Advantage: Texas

Special Teams: Whittaker is proving dangerous even without touching the ball. Teams are trying not to give the ball to Whittaker after his two kick return touchdowns, and they are giving up good field position in the process. Texas has not been able to do much with punt returns this year, but with as many weapons that the team has back there, it’s only a matter of time before they get a return, or a block that turns into a score. Justin Tucker has made every extra point this year, and has only missed on field goal all season. Missouri’s kicker, Grant Ressel, had made all of his extra points but is only hitting 56 percent of his field goals. The Tigers switched to Trey Barrow, who has made two out of three field goals. The Tigers are 104th in kickoff returns and has not scored on a return. In a close game, special teams could make the difference, which Texas has the clear advantage in.

U.S. Founding Father Benjamin Franklin wrote: “Why should Pennsylvania, founded by the English, become a colony of aliens who will shortly be so numerous as to Germanize us instead of our Anglifying them?”

The question of “who belongs in the U.S. and who doesn’t” is a centuries-old debate, history professor Neil Foley said.

“The U.S. has been reluctant to acknowledge for most of its history [that it] has always been a thoroughly composite culture of racially blended people and it defies some normative or static understanding of what it means to be an American,” Foley said to a group of UT students, faculty and community members Monday during a roundtable discussion hosted by UT’s Institute for Historical Studies.

Foley presented a chapter from his upcoming book, “Latino USA: Mexicans and the Remaking of America,” which will be released fall 2012, to the group in order to get feedback and facilitate conversation about his new book.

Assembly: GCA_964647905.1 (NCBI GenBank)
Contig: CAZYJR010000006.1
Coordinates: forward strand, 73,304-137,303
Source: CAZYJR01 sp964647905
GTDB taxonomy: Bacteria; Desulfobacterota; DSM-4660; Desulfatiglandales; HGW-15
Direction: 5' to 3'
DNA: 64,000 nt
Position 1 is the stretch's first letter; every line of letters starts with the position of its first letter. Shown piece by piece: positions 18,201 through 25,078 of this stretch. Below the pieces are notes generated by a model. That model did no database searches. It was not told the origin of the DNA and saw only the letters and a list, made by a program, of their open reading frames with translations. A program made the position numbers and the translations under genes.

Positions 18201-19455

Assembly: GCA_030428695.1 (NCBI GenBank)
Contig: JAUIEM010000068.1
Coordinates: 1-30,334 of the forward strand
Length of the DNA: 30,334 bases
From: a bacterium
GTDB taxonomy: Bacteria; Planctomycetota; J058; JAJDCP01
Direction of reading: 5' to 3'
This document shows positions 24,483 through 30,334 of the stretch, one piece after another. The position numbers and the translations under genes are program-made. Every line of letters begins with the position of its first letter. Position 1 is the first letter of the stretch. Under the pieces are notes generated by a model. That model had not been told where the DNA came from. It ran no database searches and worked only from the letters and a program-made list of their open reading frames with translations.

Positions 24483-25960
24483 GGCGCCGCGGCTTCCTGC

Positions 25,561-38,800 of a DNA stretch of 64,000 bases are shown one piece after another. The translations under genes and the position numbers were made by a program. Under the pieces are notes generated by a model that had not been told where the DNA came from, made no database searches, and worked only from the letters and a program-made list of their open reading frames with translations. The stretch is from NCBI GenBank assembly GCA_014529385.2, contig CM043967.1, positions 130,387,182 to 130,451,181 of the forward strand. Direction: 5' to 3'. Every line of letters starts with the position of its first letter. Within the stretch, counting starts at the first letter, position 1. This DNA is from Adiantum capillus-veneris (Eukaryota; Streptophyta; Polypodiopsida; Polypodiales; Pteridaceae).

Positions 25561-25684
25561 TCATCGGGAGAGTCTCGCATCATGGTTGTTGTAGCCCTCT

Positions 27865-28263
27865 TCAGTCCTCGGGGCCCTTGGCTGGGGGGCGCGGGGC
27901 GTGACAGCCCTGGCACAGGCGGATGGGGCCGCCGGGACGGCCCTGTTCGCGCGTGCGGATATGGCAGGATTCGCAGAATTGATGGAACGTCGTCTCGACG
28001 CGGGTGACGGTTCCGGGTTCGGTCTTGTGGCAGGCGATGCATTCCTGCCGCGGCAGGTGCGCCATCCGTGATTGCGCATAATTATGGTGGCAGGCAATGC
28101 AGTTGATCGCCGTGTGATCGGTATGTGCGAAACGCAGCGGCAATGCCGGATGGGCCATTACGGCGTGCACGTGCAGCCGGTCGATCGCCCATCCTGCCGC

The U.S. continues to struggle with issues of racism and immigration, Foley said, citing the recent 700-mile border fence between the U.S. and Mexico and treatment of migrants.

Foley argues that in order for Latinos and other marginalized groups to belong in America it would require remaking of American culture into one more egalitarian and accepting of differences and therefore “more American.”

Foley told the group that Benjamin Franklin believed only the English were “purely white” and that “swarthy” Europeans could not make good Americans.

“He would probably have a lot to say about Asian-Americans and Mexicans and other Latinos today not making good Americans either, I suppose,” Foley said.

College of Liberal Arts Institute for Historical Studies hosts biweekly discussions, inviting professors to present a work-in-progress in exchange for feedback.

“The best scholarship is not produced in vacuum,” said Julie Hardwick, director of UT’s Institute for Historical Studies. “Faculty that sit in an office and are not engaging with anyone else aren’t really very fruitful. It’s very important for faculty to get feedback on their work.”

History graduate student Sarah Steinbock-Pratt, who attended the discussion, said the workshops are an essential part of her education at UT.

“There are a lot of very, very smart people around the table who are all asking very astute questions,” Steinbock-Pratt said. “Participating in that dialogue is extremely beneficial.”

Foley, said he plans to take the feedback to heart. He said just like his book, the United States is a work in progress.

“[Americans worry that immigrants] are going to change the culture of America into something else and to that I would argue that American culture is always changing. That the United States is a work in progress,” Foley said. “To identify an American culture and go back to 1965 — it is vastly different from what it is today.”

Printed on September 20, 2011 as: 'Latino USA' addresses ethnic tensions